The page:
Lt-Col George Lockhart Piercey Henderson

  1920, aged 32

 

 

b. 15 Apr 1888 in Simla, India, a 'law student' in 1915

RFC in WWI; commanded 66 Squadron in 1917.

In 1919, he offered flights to the general public in an Avro at Hounslow Aerodrome: £1 a head. There was enormous interest; queues of 50 or more were patiently waiting and the aeroplane could hardly get up and down fast enough. Consequently, he was described as the 'best-known of the competitors' in that year's Aerial Derby.

He and a Lieut Herrstrom then opened a flying school in Sweden - "ideal conditions for winter flying", they said.

Later, President of the Federation of Pilots; in 1924, he and Frank Barnard were in talks with Lord Thompson about the dispute over terms and conditions for the pilots of the newly-formed Imperial Airways.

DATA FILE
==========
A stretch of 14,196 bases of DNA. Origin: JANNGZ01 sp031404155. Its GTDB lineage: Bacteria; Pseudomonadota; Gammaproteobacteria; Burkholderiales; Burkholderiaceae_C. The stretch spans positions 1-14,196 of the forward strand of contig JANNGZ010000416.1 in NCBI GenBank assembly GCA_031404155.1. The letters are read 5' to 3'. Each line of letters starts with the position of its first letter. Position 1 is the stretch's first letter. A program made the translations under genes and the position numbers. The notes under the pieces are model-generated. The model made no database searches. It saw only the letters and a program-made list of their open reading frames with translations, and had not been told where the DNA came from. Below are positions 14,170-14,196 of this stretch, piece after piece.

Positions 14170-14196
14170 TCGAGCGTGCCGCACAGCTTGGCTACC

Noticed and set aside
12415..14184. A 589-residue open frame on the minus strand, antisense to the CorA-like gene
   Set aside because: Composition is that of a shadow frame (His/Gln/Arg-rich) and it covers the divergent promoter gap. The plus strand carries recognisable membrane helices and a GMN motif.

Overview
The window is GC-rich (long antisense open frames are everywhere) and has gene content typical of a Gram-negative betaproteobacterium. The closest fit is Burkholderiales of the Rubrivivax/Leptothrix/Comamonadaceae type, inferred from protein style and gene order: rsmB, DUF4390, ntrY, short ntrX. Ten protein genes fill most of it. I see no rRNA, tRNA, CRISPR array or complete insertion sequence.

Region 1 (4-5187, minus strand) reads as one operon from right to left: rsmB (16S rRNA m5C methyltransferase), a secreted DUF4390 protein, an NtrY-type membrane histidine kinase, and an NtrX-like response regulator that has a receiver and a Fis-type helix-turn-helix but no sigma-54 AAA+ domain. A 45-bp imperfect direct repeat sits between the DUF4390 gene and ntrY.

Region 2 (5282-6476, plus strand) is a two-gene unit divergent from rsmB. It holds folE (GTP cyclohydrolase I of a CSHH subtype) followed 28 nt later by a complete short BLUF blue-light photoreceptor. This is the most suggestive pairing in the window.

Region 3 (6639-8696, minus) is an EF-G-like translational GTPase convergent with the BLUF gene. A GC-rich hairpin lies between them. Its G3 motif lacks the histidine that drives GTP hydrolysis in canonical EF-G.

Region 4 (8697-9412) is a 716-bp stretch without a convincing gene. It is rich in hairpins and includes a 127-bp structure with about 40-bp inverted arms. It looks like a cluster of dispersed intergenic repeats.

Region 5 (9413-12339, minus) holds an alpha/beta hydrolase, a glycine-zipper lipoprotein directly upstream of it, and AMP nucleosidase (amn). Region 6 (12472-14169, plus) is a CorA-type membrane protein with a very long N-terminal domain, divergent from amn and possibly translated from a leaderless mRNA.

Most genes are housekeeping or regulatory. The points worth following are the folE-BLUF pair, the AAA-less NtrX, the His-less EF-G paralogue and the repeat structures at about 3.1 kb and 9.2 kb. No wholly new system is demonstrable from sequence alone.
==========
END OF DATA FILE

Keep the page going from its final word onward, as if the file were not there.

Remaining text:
He was still competing in 1927, coming third in the Poole Handicap for owner-pilots.

He got some flak in 1928 when he opened a service from Cape Town and Johannesburg using Junkers tri-motor aeroplanes but, as he pointed out, it was the cheapest option.

He was killed 21 July 1930 in Junkers F.13ge G-AAZK belonging to the Walcot Air Line, which crashed near Gravesend, Kent. His co-pilot and the four passengers also died. The inquiry concluded that the aeroplane had broken up in flight due to 'buffetting', but Junkers produced convincing evidence of pilot error, suggesting that he pulled out of an inadvertent dive too violently.

His ashes were scattered from an aeroplane over Croydon.

His book 'A Complete Course of Practical Flying' was published almost the same day.

 

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